Another rumor making the rounds of social media is a pivot in audience towards consumers and/or locals. Solomon said that there is no change in audience in the works. “The headline of your article can be ‘This is an industry event.’ There should be a place for the consumer with regards to the foundation side, this is not that event. This is not a consumer event,” he stressed. “This is built for bartenders and spirits industry professionals and we need to cater directly to them. Then as a foundation we need to find ways to leverage what great power this industry has to attract consumers at some other time and some other place and bring those dollars into the industry.”
In the short term, there will be some minor changes. For example, the organizers identified accessibility to education as a key point. So, the pricing will be adjusted to allow individuals only interested in tasting room events easier access to those rooms without requiring that they buy seminar tickets. The idea is to free up seats in the seminars.
Basically, the new team is looking at 2018 as an opportunity to get the lay of land and begin to rebuild trust. “NOLA will hopefully will be the end of the ‘trust but verify’ phase.”
Another topic of discussion within the industry is the relationship with the brands moving forward. The organizer declined to get into many specifics but said that enlisting brands as partners is now moving quickly despite a slow start. “I have a lot of confidence that we’re at the right place in the process. I don’t like how last minute this is, but it seems like that’s how it’s always been,” he said. “There is a lot of commitment in place; there’s a lot to go.”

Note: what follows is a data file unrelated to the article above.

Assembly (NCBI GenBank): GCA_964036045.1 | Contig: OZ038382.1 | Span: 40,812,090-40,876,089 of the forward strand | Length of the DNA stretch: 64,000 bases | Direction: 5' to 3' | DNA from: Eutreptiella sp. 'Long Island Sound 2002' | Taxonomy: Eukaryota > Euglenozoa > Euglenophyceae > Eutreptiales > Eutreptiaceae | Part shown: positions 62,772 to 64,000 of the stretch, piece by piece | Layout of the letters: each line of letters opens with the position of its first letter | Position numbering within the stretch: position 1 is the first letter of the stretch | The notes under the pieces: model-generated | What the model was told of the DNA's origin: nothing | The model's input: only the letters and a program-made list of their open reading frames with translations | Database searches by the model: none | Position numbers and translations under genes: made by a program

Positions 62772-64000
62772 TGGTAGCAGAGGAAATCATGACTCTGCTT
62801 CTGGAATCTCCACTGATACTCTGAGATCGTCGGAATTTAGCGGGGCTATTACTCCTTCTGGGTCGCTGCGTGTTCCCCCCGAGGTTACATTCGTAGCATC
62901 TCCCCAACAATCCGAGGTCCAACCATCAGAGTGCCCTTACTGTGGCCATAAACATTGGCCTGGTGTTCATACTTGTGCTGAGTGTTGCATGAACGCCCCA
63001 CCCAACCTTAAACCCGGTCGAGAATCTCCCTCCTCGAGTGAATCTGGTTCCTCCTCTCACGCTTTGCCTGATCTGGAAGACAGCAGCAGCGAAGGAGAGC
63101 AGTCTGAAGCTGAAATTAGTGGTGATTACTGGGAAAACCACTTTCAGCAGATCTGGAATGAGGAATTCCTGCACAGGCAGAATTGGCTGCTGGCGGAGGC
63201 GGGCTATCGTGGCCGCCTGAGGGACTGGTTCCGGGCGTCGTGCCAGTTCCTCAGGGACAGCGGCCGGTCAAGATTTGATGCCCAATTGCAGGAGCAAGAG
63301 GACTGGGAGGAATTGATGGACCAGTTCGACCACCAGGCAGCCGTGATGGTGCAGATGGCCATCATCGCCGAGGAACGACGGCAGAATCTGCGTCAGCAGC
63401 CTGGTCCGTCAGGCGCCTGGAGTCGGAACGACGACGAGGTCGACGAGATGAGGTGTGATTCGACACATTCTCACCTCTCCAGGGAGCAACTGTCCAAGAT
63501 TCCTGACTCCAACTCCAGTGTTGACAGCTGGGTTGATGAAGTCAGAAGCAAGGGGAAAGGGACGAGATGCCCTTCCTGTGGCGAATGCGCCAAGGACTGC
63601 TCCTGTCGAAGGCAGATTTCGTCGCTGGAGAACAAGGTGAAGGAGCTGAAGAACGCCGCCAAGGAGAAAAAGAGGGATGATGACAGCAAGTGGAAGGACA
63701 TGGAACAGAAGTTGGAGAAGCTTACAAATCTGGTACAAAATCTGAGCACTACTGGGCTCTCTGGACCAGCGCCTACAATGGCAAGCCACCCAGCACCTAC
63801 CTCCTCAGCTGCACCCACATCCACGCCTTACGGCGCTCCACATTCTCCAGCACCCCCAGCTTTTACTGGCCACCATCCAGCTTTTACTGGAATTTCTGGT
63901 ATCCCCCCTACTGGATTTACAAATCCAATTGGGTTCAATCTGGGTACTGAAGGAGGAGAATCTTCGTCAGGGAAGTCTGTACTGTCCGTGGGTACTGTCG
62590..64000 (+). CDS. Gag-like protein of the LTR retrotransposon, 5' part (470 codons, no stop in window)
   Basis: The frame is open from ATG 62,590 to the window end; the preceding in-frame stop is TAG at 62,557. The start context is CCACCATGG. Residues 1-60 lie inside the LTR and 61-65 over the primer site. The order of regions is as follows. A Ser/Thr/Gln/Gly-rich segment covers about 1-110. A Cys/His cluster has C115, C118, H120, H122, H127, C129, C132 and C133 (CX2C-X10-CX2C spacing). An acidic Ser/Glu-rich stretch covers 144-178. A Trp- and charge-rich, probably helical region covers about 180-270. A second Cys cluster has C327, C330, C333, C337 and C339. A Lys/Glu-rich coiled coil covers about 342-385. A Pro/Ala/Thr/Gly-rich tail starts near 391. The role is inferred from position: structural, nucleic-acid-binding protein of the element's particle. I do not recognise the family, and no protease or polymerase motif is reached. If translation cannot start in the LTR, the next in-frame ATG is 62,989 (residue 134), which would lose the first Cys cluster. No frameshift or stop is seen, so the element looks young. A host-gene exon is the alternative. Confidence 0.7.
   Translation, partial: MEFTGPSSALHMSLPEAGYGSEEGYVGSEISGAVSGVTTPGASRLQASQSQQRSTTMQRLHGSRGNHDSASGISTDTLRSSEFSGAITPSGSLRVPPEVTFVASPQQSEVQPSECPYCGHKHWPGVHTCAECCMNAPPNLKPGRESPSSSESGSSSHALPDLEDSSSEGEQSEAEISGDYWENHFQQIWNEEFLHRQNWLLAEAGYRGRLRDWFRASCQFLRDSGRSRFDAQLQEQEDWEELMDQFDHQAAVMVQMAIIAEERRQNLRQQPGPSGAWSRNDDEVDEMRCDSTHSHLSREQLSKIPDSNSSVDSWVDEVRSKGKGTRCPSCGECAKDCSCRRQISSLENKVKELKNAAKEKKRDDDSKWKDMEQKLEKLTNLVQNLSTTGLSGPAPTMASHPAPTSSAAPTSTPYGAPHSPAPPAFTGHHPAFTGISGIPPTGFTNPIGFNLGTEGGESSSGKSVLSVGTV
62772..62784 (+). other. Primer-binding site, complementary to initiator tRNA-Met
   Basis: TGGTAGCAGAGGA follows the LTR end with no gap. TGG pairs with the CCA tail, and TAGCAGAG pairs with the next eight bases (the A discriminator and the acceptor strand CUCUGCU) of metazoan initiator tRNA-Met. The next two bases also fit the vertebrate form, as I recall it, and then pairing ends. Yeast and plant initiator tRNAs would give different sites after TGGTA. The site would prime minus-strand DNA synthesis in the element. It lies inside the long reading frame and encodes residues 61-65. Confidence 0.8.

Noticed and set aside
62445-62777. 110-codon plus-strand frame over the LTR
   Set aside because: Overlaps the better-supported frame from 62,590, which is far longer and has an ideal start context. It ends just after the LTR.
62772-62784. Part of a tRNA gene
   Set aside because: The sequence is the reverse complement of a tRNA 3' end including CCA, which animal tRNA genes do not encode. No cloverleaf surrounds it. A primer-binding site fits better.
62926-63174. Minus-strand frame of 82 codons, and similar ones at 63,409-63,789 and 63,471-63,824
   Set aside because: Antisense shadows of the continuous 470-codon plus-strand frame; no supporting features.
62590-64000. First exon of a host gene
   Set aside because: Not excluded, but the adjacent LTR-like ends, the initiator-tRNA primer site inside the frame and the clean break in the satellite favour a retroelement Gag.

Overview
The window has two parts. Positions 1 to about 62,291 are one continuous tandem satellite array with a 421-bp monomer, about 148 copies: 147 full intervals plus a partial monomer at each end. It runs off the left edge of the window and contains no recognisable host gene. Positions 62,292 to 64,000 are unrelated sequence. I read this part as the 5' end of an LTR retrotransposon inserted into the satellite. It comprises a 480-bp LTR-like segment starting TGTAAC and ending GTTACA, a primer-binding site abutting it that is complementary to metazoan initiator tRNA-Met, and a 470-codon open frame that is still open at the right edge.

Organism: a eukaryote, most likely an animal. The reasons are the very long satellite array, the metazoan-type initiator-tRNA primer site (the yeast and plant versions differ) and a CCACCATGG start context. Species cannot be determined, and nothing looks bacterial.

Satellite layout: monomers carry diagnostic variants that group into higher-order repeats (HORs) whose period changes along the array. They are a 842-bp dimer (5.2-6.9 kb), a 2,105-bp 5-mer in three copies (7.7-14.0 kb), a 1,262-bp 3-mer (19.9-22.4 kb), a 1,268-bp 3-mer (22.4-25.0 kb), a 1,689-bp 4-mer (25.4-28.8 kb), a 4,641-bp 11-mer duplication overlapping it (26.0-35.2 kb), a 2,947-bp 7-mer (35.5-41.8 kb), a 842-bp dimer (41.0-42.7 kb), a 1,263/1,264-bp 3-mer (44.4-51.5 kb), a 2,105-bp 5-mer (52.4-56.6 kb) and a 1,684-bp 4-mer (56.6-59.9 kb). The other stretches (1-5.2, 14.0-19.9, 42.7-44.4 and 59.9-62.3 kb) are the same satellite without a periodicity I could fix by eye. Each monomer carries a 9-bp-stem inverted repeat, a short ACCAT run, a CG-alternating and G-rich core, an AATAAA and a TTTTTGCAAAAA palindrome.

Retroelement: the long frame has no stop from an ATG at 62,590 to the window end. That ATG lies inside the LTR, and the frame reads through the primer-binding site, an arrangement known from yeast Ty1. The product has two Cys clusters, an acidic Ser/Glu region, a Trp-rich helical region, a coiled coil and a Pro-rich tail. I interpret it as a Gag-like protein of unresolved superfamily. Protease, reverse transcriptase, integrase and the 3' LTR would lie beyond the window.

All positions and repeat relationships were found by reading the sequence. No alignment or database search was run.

Leadership believes that executing the Tales on Tour satellite fest in Scotland a few weeks ago served as a positive litmus test for potential sponsors. “I think people wanted to see what happened in Edinburgh first. We delivered what we said we were going to deliver there. I think it paid dividends because in the two weeks since then, sponsor engagement has really gone up,” he opined. “Did we take a little bit of a bath there? Sure. We knew that we were going to take a little bit of a bath there. The positive is that we were really able to show people that we say what we mean and we deliver. I hope that translates here.”
Of course, issues like diversity, discrimination, sexual assault, wellness, and sustainability are the talk of the service sector—and nowhere more so than Tales. Solomon believes that change begins on a simple level. “The start of every conversation, every engagement with a sponsor or with a participant, should start with, ‘It’s hospitality. Be hospitable.’ That’s the easy part. It’s the freakin’ hospitality industry, how can you not be hospitable,” he mused. “So, the start is making it a warm environment for everybody. Then, through our actions and what we do, we will prove that we’re not all talk.”
‘It’s hospitality. Be hospitable.’
As far as those actions are concerned, Solomon suggested that inclusion will be visible in aspects such as personnel and programming, but most of all through the Foundation’s focus. “Things like diversity will be evident at the levels that we can control. The next announcement that you’ll see is our grant committee and it will be reflected there.” He continued, “Things like the grant awarding process is another way that we can show our commitment to diversity and build trust. It’s an open and transparent way to ask for support—and we’re going to give away a quarter million bucks this year—win or lose.”
Oh yeah, the leadership group also promises that there will be no plastic straws at Tales 2018.
In Solomon’s view, the future of Tales is all about philanthropy. After the group executes Tales 2018 and has a chance to “look under the hood,” there will be changes. Specifically, the producers are hoping to streamline the chaotic conference a bit. However, the bulk of the plans moving forward emphasize more grants, more education, and more programs for hospitality workers.
“You’re not going to see a logo that doesn’t say foundation in the future,” declared Solomon. “We’re front and foremost about being a non-profit that’s here to support the industry; every decision that we make is about that. No one is going to ‘out-support’ us.”